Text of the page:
Nate's reviews and writings

  • Half-Life 2

    Full Review

    Half Life 2 CoverIt's hard to find a gamer who doesn't have some experience with the Half-Life franchise. A champion of PC software when things started shifting heavily in the favor of consoles, the original Half-Life wowed critics with its pulse-pounding scripted sequences and seamless stitching of narrative and gameplay in first-person. The long-awaited full sequel, Half-Life 2, received just as many accolades, if not more, for its advances in artificial intelligence, character animation, and especially the robust physics engine powering the game's many objects.

    And yet, it was only two weeks ago that I first experienced a game in Valve's flagship franchise myself. I've never been much of a PC gamer: I can count the number of games I've played on a computer monitor on one hand, and four of them begin with the words "Star Wars." I've had many consoles in my life, but rarely a PC with the power to play current games. I'm actually typing this on a Macbook right now, and as we all know, Macs just aren't for gamers.

    That said, Valve has made an effort to bite into the Apple market with Mac versions of Steam and many of its own big games offered therein, just in time for the annual 4th of July sales on the incredible digital distribution service. And if Valve is willing to create a Mac version of Half-Life 2 and price it at an outrageously fair $3.39 just for me, then I guess I owe it to them to try the game that millions have gone headcrab-crazy for.

    But for all its fame and glory, the bottom line is that Half-Life 2 is a six-year-old PC game in a genre I'm not terribly enthralled by. Did I hate it? Hit the jump, smash that caps lock key and ready your profane comments, PC fanboys, because I'm about to tear into your beloved Half-Life 2 like a shotgun into an antlion.

  • Heavenly Sword

    First Hour Review

    Heavenly Sword CoverThe Playstation 3 was a tough sell for Sony back in 2006. Nevermind the console's infamous $599.99 US price tag; it simply didn't have any must-have games in its launch window. Much like the PS2, the system's first year was mostly without a killer app. Even worse, adoption of the Blu-Ray format wasn't nearly as fevered as the PS2's prominently-featured DVD drive. It was once said that the best-selling game in the PS2's first year was The Matrix on DVD: people ignored the lack of games, they just wanted a DVD player, and PS2 provided a cheap solution, which the $600 PS3 was anything but.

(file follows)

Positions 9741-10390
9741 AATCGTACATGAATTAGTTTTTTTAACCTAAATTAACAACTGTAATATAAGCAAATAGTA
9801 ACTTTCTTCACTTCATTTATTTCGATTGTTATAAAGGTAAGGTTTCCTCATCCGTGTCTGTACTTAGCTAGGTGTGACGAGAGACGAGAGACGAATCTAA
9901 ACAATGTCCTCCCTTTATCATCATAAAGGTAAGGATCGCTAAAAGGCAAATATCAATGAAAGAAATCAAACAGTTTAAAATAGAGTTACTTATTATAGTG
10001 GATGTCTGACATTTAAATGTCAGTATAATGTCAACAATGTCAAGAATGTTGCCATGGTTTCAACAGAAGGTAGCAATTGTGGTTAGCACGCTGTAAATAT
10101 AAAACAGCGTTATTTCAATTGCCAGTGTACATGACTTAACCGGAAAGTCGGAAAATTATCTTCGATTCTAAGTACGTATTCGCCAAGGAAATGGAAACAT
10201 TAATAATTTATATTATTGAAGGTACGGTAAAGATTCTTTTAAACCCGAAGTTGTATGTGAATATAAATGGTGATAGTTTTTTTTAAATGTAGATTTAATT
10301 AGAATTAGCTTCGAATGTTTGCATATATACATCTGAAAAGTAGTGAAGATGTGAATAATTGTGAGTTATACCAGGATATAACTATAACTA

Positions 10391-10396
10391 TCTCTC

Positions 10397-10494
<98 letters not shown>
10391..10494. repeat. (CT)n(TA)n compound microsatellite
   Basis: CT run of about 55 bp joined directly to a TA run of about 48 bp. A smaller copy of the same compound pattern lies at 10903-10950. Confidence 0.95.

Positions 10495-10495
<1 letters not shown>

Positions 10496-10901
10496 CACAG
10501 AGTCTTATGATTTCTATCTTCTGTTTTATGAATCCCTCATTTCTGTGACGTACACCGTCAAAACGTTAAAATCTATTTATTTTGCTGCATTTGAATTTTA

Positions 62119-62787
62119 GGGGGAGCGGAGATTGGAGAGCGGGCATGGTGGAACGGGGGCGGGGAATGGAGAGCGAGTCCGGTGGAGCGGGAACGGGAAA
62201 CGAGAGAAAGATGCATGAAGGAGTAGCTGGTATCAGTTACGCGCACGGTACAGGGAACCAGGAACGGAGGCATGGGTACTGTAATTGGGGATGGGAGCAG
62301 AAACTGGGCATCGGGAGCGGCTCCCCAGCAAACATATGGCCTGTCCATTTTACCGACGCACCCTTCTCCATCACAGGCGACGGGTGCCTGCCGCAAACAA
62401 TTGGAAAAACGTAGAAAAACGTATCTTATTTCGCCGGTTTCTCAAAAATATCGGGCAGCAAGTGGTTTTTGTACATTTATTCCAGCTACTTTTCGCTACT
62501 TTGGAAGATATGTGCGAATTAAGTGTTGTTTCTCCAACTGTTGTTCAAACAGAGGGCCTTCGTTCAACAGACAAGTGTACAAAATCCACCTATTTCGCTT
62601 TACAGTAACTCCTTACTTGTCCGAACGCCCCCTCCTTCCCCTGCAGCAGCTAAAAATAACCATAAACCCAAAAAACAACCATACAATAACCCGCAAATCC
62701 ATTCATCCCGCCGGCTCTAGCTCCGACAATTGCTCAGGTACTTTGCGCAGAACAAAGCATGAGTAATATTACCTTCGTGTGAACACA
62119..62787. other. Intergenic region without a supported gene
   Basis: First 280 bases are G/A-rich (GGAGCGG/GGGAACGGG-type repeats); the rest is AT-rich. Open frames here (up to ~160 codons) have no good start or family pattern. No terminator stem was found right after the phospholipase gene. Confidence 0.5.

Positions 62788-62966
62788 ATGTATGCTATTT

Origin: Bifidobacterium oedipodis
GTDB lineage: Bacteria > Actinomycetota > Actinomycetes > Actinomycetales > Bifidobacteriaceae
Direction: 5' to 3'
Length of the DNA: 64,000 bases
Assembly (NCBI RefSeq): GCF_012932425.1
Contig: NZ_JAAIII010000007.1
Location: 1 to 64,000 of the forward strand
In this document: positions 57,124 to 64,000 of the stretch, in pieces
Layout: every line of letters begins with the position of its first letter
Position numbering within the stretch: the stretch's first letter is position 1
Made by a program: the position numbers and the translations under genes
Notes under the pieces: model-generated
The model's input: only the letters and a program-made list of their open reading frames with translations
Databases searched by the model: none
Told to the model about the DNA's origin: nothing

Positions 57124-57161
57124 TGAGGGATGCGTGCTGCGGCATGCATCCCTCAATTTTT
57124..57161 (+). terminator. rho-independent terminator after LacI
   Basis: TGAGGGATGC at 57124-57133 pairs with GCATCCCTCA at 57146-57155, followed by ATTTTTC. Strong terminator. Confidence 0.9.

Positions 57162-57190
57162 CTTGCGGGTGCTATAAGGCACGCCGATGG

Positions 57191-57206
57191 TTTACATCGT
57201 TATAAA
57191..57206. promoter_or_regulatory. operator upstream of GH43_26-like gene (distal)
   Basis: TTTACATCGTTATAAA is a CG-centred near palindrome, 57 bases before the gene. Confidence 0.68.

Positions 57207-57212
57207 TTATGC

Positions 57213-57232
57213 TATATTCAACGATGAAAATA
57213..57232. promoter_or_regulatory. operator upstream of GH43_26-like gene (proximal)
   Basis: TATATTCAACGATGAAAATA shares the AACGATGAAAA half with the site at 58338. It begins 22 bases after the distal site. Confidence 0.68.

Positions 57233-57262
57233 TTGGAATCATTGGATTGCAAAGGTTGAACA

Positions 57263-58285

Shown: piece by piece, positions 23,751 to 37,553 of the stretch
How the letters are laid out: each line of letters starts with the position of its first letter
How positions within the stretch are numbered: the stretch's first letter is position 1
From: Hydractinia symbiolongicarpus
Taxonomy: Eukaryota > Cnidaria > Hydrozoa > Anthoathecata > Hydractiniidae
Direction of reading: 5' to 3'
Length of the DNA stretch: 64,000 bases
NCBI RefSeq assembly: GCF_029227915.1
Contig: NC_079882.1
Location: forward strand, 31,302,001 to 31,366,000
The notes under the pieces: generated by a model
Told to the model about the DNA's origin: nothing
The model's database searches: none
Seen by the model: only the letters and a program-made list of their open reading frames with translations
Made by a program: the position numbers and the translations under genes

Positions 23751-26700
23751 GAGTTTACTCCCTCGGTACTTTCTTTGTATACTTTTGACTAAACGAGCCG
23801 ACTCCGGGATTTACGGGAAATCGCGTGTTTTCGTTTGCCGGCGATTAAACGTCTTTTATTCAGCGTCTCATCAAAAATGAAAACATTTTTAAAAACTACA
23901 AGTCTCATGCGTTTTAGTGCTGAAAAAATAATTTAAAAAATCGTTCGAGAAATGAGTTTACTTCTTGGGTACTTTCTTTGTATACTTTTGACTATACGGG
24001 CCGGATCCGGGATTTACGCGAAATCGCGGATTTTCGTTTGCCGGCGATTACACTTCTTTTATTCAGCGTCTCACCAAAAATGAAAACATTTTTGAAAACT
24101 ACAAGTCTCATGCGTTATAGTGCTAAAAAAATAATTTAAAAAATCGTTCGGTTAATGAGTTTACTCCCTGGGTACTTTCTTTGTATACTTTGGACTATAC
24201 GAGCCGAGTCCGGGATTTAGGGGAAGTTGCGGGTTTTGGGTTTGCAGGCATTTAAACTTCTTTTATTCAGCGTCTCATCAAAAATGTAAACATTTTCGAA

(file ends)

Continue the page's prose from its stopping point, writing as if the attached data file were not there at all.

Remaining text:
Perhaps Sony's first true hope for a must-have game, Heavenly Sword was released in November 2007, a full year after the system launched. The game was marketed heavily, taking top slots in Sony's E3 presentations and making appearances on television months before it was to launch. When Heavenly Sword finally descended onto store shelves, reviews averaged out to a positive mark, though the range of praise spanned from "Perfection" to "disappointment."

    As a bit of a 3D action game buff, I've always had my eye on Heavenly Sword, but I'm only just now playing it for the first time. I've got specific tastes in the genre: even God of War managed to disappoint me on some levels. Let's see if Heavenly Sword cuts it.

  • Mario Strikers Charged

    Full Review

    Mario Strikers Charged CoverProfessional athletes who excel at multiple sports are understandably rare. The ideal body proportions of an offensive lineman and a power forward are basically inverse. The abilities and skills required by a closing pitcher and a starting goaltender are worlds apart. And who could possibly have enough time to devote their training and competitive passion to two separate sports seasons that last six months or more each year? Ask a sports buff if any athletes have made an impact on two different sports, and they'll probably answer with Bo Jackson, Deion Sanders, and possibly Michael Jordan with a sneer.

    Ask a gamer, however, and the only answer will be Mario. Ever since the platforming plumber took up golf in 1991's NES Open Tournament Golf, Mario's been blazing a trail across athletic endeavors that none could possibly match, serving up scorchers with his tennis racket in one hand and palming a basketball in the other. The Italian even competes under his own personal flag in both the Summer and the Winter Olympic Games. And next year, Mario will be adding Dodgeball to his list with the launch of Mario Sports Mix, which will also feature the gaming icon's return to Volleyball, Hockey, and Basketball. Even with his talents spread so thin, critics have mostly praised Mario's spinoff sports titles for their sufficient gameplay and charming Mushroom Kingdom aesthetic.